Australia sticks with status quo

EDITORIAL

A surprise win to Scott Morrison and the Liberal Party in the Australian elections provided a stunning end to the news week — bringing with it some textbook methods of how to win, and how to lose, an election.

Even though the polls were closing, the general belief was that Bill Shorten and the Labor Party would still win — as they had been favoured to do for months. But a massive swing to the Liberals in Queensland and a smaller one in West Australia mean Morrison could potentially form a majority government, depending on final counting, or at least a minority one.

Commentators believe it was fear of job losses and change that was the dominant factor. Labor’s policies of action on climate change and changes to tax loopholes, franking credits and negative gearing made voters nervous, and Morrison was able to attack them as a party that would increase taxes.

The old adage that governments get themselves voted out and an Opposition should slide into power was ignored on this occasion by Labor, with disastrous results.

It came in the week when one of Labor’s greatest politicians Bob Hawke died. The man who won four elections would have known what was needed. He was infinitely more charismatic than the present Labor leader Bill Shorten, who resigned immediately after the defeat.

Back in New Zealand the news delighted National’s leader at the party’s Wellington conference.

Simon Bridges is also looking at the possible formation of a Christian party, led by MP Alfred Ngaro, that has the prospect of getting 4 to 5 percent of the vote and potentially propelling National back into government. While he denied there would be any deal to allow Ngaro to win the safe National seat of Botany, Bridges did describe the potential of a Christian party as alluring. Watch this space.

The Australian win was a tonic for National after a week of watching Prime Minister Jacinda Ardern get even more international recognition as co-host of the Christchurch Call, the Paris meeting seeking to stop the internet being used to promote hate and terrorism.

It is back to the trenches for Ardern and the Government tomorrow as Parliament resumes.

A surprise win to Scott Morrison and the Liberal Party in the Australian elections provided a stunning end to the news week — bringing with it some textbook methods of how to win, and how to lose, an election.

Even though the polls were closing, the general belief was that Bill Shorten and the Labor Party would still win — as they had been favoured to do for months. But a massive swing to the Liberals in Queensland and a smaller one in West Australia mean Morrison could potentially form a majority government, depending on final counting, or at least a minority one.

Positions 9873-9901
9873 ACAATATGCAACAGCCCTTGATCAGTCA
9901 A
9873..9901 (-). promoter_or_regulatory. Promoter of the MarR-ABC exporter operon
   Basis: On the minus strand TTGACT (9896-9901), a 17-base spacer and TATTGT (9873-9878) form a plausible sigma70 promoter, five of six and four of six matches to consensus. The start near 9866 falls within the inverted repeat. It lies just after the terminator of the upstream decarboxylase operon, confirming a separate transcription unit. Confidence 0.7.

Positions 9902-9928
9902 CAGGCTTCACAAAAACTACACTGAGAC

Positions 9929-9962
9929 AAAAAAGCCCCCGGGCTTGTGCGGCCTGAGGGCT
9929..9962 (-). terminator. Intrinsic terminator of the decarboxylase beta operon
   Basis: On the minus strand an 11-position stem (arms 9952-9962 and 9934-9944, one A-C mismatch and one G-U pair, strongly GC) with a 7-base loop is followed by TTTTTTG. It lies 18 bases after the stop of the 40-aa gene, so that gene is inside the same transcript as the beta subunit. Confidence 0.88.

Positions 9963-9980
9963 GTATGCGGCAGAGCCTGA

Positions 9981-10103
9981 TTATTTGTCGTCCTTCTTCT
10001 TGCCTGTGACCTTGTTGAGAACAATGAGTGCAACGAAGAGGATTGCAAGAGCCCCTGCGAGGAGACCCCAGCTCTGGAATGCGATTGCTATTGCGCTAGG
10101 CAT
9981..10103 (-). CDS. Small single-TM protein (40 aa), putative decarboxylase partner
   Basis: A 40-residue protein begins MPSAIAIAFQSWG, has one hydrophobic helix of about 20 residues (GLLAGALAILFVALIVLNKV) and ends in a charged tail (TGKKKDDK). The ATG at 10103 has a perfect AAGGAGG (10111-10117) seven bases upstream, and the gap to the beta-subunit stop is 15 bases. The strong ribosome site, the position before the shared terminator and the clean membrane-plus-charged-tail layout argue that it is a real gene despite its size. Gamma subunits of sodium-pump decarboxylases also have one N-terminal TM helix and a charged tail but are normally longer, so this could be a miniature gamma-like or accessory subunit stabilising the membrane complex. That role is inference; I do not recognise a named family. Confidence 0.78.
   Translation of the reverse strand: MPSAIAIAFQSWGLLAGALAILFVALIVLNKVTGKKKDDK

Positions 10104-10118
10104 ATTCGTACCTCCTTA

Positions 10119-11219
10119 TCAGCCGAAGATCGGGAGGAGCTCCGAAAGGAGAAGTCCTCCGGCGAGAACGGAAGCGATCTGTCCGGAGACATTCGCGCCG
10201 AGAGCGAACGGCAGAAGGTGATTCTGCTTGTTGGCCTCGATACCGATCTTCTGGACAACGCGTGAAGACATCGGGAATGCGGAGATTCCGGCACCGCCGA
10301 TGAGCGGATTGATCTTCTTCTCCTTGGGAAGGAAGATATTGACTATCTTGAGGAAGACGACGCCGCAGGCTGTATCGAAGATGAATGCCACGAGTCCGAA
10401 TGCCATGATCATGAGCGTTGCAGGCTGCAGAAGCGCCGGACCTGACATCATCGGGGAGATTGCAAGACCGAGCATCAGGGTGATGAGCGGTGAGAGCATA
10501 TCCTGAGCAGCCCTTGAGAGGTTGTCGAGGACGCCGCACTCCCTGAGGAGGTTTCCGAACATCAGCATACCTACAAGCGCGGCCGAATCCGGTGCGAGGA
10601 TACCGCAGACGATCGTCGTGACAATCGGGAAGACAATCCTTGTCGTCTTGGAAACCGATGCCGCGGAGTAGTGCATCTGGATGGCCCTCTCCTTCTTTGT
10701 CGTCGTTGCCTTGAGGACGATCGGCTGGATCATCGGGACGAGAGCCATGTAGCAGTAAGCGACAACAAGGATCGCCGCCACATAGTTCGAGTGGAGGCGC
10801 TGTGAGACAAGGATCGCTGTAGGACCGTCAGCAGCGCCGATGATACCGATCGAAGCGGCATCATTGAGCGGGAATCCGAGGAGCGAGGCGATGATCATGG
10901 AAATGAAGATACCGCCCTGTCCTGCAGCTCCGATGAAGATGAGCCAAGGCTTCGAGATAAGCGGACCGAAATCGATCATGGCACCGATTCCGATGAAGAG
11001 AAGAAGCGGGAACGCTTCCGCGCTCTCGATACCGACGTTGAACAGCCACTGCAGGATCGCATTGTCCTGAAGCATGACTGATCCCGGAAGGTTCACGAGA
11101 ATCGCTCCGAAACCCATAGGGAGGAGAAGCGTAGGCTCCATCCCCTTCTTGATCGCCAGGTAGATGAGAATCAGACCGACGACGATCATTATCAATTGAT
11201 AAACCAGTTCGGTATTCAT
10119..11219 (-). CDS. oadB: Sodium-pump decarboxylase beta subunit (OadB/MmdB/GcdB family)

Commentators believe it was fear of job losses and change that was the dominant factor. Labor’s policies of action on climate change and changes to tax loopholes, franking credits and negative gearing made voters nervous, and Morrison was able to attack them as a party that would increase taxes.

The old adage that governments get themselves voted out and an Opposition should slide into power was ignored on this occasion by Labor, with disastrous results.

It came in the week when one of Labor’s greatest politicians Bob Hawke died. The man who won four elections would have known what was needed. He was infinitely more charismatic than the present Labor leader Bill Shorten, who resigned immediately after the defeat.

Back in New Zealand the news delighted National’s leader at the party’s Wellington conference.

Simon Bridges is also looking at the possible formation of a Christian party, led by MP Alfred Ngaro, that has the prospect of getting 4 to 5 percent of the vote and potentially propelling National back into government. While he denied there would be any deal to allow Ngaro to win the safe National seat of Botany, Bridges did describe the potential of a Christian party as alluring. Watch this space.

The Australian win was a tonic for National after a week of watching Prime Minister Jacinda Ardern get even more international recognition as co-host of the Christchurch Call, the Paris meeting seeking to stop the internet being used to promote hate and terrorism.

It is back to the trenches for Ardern and the Government tomorrow as Parliament resumes.

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